From diminishing wealth to unaddressed health needs, the COVID-19 pandemic hit those on the lower end of the income spectrum hardest.
But while these populations have traditionally been underserved by the healthcare industry, growing awareness and technology opportunities have, at least temporarily, offered a silver lining to the people and communities hardest hit by social determinants of health (SDOH).
“I think there’s a willingness to address some of those issues—a new willingness—based on what we’ve seen happen,” Abner Mason, founder and CEO of ConsejoSano, said Monday during a panel on SDOH and patient experiences at the Healthcare Information and Management Systems Society (HIMSS) Global Conference in Las Vegas. ConsejoSano is a company specializing in multicultural patient engagement technology.
“The most important thing we’re seeing that’s new is that plans and systems are increasingly saying that collecting the [SDOH] data isn’t enough,” said. If you just collect the data, [if] people tell you their problems but you don’t do anything about it, there’s no better way to build distrust … I’m actually optimistic that, going forward we’re going to see [them] closing the loop and finding out not only what people need, but doing something about it.”
Concurrent to the new mindset among payers and providers was the loosening of virtual care restrictions and expanded reimbursement, Mason and Madhur Garg, M.D., medical director of radiation oncology at Montefiore Health System, said during the panel discussion.
This opening of the telehealth floodgates wasn’t perfect. Garg, who helped implement an EHR-linked SDOH screening tool at his system, noted that many institutions rushing telehealth programs out the door didn’t adequately address underserved patients’ broadband access, comfort with technology or whether they had the privacy to conduct sensitive calls in their homes.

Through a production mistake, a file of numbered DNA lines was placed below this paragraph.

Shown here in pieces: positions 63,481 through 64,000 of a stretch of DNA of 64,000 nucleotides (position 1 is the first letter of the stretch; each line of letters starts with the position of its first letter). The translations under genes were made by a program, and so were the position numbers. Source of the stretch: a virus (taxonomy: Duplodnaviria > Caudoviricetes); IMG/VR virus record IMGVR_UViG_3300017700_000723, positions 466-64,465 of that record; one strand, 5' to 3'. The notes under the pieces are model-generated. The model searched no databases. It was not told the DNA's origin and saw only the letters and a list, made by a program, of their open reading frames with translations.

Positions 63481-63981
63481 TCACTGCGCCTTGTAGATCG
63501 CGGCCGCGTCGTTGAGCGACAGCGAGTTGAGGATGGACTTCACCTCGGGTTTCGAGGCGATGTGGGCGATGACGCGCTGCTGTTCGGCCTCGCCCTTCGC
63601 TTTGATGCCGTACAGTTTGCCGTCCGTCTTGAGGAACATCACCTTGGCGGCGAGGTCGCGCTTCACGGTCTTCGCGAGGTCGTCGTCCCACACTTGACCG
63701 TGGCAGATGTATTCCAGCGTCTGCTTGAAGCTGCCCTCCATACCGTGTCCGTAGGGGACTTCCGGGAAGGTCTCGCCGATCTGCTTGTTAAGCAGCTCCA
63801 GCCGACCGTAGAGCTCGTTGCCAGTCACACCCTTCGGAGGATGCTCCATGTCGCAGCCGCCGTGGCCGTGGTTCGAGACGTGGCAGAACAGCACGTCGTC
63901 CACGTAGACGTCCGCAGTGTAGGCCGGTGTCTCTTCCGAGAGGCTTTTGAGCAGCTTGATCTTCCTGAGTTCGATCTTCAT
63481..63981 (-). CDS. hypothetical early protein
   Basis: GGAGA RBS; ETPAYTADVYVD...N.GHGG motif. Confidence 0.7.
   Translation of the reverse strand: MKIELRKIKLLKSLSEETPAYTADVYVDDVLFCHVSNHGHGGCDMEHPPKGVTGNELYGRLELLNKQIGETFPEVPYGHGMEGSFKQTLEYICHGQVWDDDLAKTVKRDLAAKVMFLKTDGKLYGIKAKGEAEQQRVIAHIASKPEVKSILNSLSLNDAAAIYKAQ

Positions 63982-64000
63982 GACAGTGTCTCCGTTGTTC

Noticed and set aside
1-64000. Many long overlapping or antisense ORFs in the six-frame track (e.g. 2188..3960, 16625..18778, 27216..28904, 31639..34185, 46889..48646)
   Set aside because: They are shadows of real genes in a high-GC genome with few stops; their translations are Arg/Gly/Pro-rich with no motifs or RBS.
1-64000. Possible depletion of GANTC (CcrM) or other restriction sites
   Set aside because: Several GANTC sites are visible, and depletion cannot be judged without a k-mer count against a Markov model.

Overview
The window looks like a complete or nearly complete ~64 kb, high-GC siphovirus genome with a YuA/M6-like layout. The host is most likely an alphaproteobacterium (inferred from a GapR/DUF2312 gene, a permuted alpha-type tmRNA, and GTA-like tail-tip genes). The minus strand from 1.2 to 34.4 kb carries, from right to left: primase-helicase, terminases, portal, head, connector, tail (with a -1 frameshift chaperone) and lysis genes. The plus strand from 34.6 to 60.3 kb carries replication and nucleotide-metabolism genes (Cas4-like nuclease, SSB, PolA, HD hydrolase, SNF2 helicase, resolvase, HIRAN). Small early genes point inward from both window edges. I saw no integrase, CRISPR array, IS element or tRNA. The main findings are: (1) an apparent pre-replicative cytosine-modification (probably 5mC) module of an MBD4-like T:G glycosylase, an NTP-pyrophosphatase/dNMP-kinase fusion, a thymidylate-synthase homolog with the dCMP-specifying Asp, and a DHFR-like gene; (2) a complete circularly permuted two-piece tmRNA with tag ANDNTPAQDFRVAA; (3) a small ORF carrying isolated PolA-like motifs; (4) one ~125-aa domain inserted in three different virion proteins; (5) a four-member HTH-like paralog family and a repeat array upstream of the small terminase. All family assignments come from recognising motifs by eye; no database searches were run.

Still, the emergency allowances opened more doors than they closed for patients who may not be able to travel or devote time to appointments, the speakers said. Policymakers now looking to hash out a long-term landscape for the technology without preserving these gains would be doing these patients a severe disservice, they said.
“It’s a shame that it took a pandemic to provide low-income people with innovations in healthcare that high-income people had for 10 or 15 years and didn’t even want to use,” Mason said. “We know people will use it, but if policy doesn’t reimburse for it [and] we go back to the old way, that would be a shame.”
A virtual visit with an out-of-state doctor provides one example of a regulatory policy that particularly harms minorities, he said. A Vietnamese-speaking patient living in a rural state like Wyoming might only be able to find a provider who speaks their language and can connect to them culturally in a more populous area like Denver.
“You ought to be able to talk to the doctor in Denver. That’s what virtual care can do for us today, but policy prevents that,” he said.
Another hang-up comes with discussions to reimburse audio-only telehealth at a lower rate than video-enabled virtual visits, Mason continued. Not only do these policies again run into issues of broadband access, the policies also go out of their way to incentivize a specific modality that’s less often preferred by low-income patients.
“What happens in healthcare [is] whatever you reimburse higher is what everyone’s going to do,” he said. “We are saying to the patient that the way you prefer to communicate, that you’re willing to communicate, we’re not going to encourage that. We’re actually going to penalize the healthcare system for engaging you the way that we want to engage.
“That’s crazy. It should be turned on its head … Right now, as I speak, policymakers are about to, I think, make a big mistake," Mason said.
As encouraging as it is to see providers and payers taking a more involved role in SDOH, government interventions are the most likely source of lasting change for these populations, the speakers said. Much in the same way that the Medicare population has benefited from supplemental benefits, the industry should be pushing for public investment in programs addressing social needs before they escalate into major health concerns.
“If it’s addressed proactively by taking care of living conditions, or by taking care of some of the education and awareness which is needed, [the government] in the long run is going to improve healthcare,” Garg said. “This has to come from the government. It has to come from somewhere, because ultimately that’s how it’s going to improve overall health."